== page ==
I'd like to know what you are doing differently next year. Here is what I am working on:
I am changing the amount and depth of my homework. I currently ask critical thinking questions for each section straight from our newer textbook. I am modifying that to essential questions on themes with the expectation that they will provide students with a deeper understanding of the big issues instead of content specific questions.
I am modifying my cell phone policy to be more flexible. Too many students are playing "Words with Friends", instead of engaging with the materials. By the same token there will be days when we are using them. I think I have cheating on a test, but can't be sure.
I need to work on kids focusing on what we are doing. They aren't discipline problems, but they just aren't taking notes or working on what we are working on. I don't give out a lot of worksheets. I can't explain it. Engaging more kids may be the best way to explain it.
I am looking to connect with other schools around the country and hopefully the world. I also am looking into schoology.com. I like the Facebook feel which I think the students will love. Anyone use this site already? I was considering Edmodo as well, which I see has a group on this Ning, but I think that Schoology has more to offer. I like that you can create online quizzes, and it has Google Docs integration. I want the students to take more ownership of their education and collaborate virtually.
Thanks Ken. I had signed up for epals in 2009 and never took the time to dive right into it. I am going to revisit the site this year.
I just read your post about what you are going to do differently it sounds much like my plan (although I didn't post it) I am going to take a stab at the ISN and really am going to try a more hands on, inquiry based lessons. I recently read Ron Clark's End of Molasses Classes and I am inspired to be more enthusiastic and really focus on getting the students excited about learning!
I am going to be reorganizing the curriculum in some of my classes. This is going to be the first year the freshmen are divided up into Honors and College Prep, so I need to differentiate between the two and find ways to challenge the honors students more. In addition, I'm going to expand the curriculum so it is actual a World History class, and not a Western Civilization class (like it's been taught for the past several years). A large part of this is brushing up and teaching myself more about Asian and African history, so much of my summer is going to be spent reading and finding new materials.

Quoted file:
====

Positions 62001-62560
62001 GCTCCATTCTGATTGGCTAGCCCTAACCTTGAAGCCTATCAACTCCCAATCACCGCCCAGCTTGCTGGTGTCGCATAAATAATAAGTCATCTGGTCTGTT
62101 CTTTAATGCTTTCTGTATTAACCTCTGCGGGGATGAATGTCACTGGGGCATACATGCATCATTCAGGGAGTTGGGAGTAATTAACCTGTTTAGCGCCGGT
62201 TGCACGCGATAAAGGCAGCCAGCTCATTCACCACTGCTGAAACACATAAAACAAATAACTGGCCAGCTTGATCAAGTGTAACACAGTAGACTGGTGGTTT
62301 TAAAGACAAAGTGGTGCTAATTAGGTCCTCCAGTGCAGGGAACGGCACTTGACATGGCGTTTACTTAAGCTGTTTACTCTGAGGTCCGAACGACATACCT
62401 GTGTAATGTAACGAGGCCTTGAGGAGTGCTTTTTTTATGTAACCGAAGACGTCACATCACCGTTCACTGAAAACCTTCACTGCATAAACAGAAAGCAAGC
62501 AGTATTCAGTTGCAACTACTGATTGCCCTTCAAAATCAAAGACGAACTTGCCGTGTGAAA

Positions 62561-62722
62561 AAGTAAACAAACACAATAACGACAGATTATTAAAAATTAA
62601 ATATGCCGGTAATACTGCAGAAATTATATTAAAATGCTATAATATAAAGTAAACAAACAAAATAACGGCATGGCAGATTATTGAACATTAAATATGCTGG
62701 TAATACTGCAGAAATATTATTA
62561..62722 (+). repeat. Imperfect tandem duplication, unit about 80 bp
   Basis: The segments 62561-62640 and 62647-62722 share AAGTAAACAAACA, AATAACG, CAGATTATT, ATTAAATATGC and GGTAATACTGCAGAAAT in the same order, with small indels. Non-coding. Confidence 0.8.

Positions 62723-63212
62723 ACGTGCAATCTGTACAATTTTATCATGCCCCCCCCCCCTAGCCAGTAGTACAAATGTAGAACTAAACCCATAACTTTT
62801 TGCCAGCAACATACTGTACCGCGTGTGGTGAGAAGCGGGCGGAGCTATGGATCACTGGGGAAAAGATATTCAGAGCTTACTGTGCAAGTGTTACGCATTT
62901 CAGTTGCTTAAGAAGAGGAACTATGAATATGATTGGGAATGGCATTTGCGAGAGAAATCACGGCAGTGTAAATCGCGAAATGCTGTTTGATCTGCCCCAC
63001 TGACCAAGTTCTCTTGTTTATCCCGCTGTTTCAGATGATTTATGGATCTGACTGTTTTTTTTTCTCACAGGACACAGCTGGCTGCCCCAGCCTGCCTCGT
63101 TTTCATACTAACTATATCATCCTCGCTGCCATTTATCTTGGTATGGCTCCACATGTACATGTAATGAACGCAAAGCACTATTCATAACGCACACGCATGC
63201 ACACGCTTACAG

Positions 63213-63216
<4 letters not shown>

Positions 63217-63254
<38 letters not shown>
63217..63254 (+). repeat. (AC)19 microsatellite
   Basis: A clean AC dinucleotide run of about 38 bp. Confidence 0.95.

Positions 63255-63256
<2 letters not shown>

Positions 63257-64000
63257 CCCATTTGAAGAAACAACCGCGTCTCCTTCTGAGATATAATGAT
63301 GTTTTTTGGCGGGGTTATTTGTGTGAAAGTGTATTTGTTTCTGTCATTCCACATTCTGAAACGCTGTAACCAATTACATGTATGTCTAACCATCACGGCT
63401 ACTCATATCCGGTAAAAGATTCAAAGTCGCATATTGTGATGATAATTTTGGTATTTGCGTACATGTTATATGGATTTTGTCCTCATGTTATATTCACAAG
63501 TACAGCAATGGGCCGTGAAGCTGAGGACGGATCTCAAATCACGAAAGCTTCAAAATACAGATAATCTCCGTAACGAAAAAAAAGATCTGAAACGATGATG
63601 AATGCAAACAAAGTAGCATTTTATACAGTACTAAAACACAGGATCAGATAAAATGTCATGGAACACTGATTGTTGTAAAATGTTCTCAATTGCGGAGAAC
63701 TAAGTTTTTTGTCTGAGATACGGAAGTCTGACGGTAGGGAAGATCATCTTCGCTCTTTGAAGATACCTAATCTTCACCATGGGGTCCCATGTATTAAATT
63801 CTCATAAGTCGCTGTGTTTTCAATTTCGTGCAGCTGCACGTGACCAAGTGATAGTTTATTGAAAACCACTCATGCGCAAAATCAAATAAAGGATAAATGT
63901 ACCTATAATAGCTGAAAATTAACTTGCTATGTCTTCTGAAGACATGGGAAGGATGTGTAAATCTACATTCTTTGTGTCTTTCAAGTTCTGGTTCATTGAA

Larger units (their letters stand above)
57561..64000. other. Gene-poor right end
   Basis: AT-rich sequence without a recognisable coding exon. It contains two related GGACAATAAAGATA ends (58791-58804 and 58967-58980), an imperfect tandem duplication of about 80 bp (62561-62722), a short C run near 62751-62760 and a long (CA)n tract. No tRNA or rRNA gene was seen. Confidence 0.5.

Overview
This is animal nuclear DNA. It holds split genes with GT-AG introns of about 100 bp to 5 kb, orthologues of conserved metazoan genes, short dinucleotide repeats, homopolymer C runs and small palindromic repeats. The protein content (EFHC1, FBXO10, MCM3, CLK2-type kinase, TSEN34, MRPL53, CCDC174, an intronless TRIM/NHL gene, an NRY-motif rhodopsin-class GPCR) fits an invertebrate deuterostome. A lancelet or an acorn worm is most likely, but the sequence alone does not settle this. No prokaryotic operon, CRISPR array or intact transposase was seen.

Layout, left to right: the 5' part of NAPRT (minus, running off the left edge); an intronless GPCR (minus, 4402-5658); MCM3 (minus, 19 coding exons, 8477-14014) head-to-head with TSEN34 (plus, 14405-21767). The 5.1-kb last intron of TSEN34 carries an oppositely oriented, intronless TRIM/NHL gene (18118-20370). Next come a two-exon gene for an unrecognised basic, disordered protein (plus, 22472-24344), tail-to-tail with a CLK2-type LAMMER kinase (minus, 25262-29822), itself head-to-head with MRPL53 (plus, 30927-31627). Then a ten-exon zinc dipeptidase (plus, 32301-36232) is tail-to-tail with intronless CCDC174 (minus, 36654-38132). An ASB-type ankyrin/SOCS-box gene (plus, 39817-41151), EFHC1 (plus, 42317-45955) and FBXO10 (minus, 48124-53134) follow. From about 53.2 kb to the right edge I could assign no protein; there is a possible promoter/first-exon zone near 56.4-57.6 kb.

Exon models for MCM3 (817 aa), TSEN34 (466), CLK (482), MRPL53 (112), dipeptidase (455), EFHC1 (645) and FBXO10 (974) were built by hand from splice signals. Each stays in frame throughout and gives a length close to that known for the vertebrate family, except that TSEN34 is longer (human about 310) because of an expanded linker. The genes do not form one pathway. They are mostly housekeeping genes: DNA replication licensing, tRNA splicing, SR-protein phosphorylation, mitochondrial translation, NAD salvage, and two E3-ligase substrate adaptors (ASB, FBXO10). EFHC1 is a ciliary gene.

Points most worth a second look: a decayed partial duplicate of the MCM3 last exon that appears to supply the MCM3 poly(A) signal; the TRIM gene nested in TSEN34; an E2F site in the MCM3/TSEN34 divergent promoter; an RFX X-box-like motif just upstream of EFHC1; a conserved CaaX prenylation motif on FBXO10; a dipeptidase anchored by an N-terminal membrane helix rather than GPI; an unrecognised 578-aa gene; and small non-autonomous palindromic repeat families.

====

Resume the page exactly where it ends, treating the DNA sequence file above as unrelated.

The other class I teach is "America and the World during the 19th Century." The course actually starts in the late 1700s with the American and French Revolutions, and goes until the end of the 19th century. The goal of the course was to connect American history to what was occurring on a global scale, but sometimes that is difficult. The other teacher of the course is dividing up the year into half US half world, but I am going to reorganize the curriculum so it is more thematic and connects on that global level (I hope).
I also want to find new ways to get students engaged in the material. I'm not sure if that means breaking the class up, so it is always moving, or having a major theme or question for each day. I need to incorporate more technology, especially since that has not been my strong point in the past.
In addition, one of my colleagues and I are reworking the research paper assignment for the freshmen. I've taught the paper for two years, and it takes away a lot of time from the curriculum, so we are looking to streamline it, and also determine what skills students should know entering the 9th grade, and work with the rest of the department on developing those skills.
Finally, I'm hoping to reorganize my classroom so it better meets my organizational needs and the educational needs of my students.
Hi James - I teach both Honors and College Prep 10th grade World Civ (non-Western). You're welcome to check out my class website. I have lots of resources that may be helpful. They aren't always labeled Honors/CP, but you may be able to get the idea. Also, especially for Honors, check out the Choices Program (Brown University) for excellent resources.
Less emphasis on the textbook's structuring of events in American history. We use Enduring Vision for APUSH and while I like its depth, sometimes it gets pretty tough for many students to keep up. Hippocampus.com has impressed me as an online alternative for students who struggle with the textbook.
I too am trying interactive notebooks (thanks for all the insight everyone!)
I'm trying to figure out how to focus on content without my students losing the quality of work - I find that if I push content, they don't always turn in organized, neat, or creative work, but if I push organization and neatness, they go back to basics and there's no critical thinking? Any insights?